Social investing going mainstream, study concludes

By Doug Watt | October 19, 2005 | Last updated on October 19, 2005
2 min read

Socially responsible investing (SRI) is expected to grow significantly over the next 10 years, to the point where it could become virtually mainstream, a recently released study concludes.

Although most of the growth will be driven by institutional investors, primarily pension funds and values-based groups, such as foundations and religious organizations, the retail market is also expected to expand due to increasing awareness of sustainability issues, says the study’s author, consultant Coro Strandberg.

Strandberg interviewed 45 SRI “thought leaders” for the study, including former Real Assets president Deb Abbey, Eugene Ellmen of the Social Investment Organization, Toronto SRI researcher Michael Jantzi and Bob Walker of Ethical Funds. She presented the results at a breakfast seminar in Toronto on Wednesday morning.

Many of those interviewed for the VanCity Credit Union sponsored study expressed the view that as many of 60% of the general public will become retail SRI investors by 2015 as social investing loses its niche status.

“We will witness a gradual change from SRI as an instrument of moral philosophy for moral investors to an instrument for mainstream investors who recognize that immoral behaviour of companies will hurt their investments,” Strandberg writes.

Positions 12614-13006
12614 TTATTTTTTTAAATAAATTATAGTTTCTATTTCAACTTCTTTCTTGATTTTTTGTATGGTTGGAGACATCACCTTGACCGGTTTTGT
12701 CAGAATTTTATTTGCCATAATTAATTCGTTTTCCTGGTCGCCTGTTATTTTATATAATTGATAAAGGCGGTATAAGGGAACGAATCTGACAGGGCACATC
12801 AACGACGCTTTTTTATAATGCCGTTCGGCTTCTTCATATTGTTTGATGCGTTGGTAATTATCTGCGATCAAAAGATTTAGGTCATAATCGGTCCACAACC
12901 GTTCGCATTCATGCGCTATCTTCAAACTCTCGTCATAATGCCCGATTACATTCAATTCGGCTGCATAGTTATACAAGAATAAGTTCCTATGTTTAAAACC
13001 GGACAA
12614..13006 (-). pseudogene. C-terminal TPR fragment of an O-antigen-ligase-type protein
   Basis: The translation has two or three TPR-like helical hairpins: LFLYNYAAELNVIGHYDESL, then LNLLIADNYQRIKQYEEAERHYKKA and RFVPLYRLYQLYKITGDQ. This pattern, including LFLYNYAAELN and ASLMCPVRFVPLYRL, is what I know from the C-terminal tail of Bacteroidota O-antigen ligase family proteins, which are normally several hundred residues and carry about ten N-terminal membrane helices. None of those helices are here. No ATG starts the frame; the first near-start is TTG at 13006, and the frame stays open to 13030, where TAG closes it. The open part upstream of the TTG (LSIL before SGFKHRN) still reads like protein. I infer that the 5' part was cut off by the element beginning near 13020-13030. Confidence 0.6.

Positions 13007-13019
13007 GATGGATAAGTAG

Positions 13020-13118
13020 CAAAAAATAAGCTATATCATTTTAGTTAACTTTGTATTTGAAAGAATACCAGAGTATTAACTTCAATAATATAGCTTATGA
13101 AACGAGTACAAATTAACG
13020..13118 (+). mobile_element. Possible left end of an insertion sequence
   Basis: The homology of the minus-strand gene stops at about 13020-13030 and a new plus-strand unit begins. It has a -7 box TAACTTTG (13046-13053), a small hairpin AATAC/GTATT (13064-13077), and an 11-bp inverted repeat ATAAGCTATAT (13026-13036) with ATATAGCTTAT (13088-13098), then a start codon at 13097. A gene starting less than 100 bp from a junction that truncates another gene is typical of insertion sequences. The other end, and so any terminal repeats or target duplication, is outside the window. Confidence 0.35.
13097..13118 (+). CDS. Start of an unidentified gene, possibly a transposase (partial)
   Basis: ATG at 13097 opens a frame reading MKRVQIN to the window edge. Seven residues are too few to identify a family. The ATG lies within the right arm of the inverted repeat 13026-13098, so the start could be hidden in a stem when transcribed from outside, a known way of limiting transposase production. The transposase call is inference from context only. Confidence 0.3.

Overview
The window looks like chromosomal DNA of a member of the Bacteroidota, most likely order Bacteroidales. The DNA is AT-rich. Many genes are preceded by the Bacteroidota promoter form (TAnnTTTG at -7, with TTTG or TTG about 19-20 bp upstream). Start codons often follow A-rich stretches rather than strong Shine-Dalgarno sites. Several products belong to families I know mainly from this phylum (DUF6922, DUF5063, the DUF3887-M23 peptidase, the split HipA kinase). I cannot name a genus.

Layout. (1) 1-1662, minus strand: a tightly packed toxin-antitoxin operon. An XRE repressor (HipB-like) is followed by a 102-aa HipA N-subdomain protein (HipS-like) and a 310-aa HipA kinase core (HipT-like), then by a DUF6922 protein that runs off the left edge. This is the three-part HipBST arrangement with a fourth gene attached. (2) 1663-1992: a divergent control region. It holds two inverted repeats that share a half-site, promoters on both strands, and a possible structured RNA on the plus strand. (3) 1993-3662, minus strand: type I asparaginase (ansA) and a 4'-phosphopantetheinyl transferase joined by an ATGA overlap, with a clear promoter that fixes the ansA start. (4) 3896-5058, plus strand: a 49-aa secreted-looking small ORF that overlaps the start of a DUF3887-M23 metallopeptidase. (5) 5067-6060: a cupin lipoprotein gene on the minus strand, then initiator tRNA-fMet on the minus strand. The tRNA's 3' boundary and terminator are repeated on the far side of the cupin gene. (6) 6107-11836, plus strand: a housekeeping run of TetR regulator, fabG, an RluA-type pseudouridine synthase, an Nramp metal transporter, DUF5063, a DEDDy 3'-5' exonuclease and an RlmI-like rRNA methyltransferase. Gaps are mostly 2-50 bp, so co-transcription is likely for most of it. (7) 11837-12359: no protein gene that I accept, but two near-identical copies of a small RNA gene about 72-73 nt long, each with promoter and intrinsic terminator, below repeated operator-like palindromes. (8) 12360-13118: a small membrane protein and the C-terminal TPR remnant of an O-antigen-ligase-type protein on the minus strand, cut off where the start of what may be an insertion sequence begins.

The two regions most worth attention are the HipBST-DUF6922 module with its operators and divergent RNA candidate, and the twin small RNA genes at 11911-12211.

Still, some respondents believe that SRI will always be a niche product, driven by socially-conscious consumers, young people concerned about the environment, and retirees worried about the health of the planet and the future of their grandchildren.

And others expressed the view that this niche market has already developed as far as it can and that scenario won’t change, even 10 years down the road. “There was a minority view that SRI won’t amount to much,” Strandberg concedes.

Although the Vancouver-based consultant did not ask specific questions about the advisor channel, often viewed as an obstacle by SRI firms trying to reach the retail investors, she suggests that any developing sector would undoubtedly attract more advisors.

“Given that the [experts] I talked to generally saw growth, presumably advisors are going to start asking about [social investing].”

On the product side, Strandberg’s study predicts that in the future, every conventional financial offering will be matched by an SRI equivalent, including hedge funds, insurance products, income trusts and emerging markets investments.

And although some experts believe the big banks — which have dramatically increased their share of Canada’s mutual fund market over the past 10 years — will eventually get into SRI, Eugene Ellmen noted it hasn’t happened yet, and that’s a problem.

“Our nightmare scenario is that the banks will continue to ignore SRI,” he said in a question and answer session following Strandberg’s presentation. “It’s something we’re very concerned about.”

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Doug Watt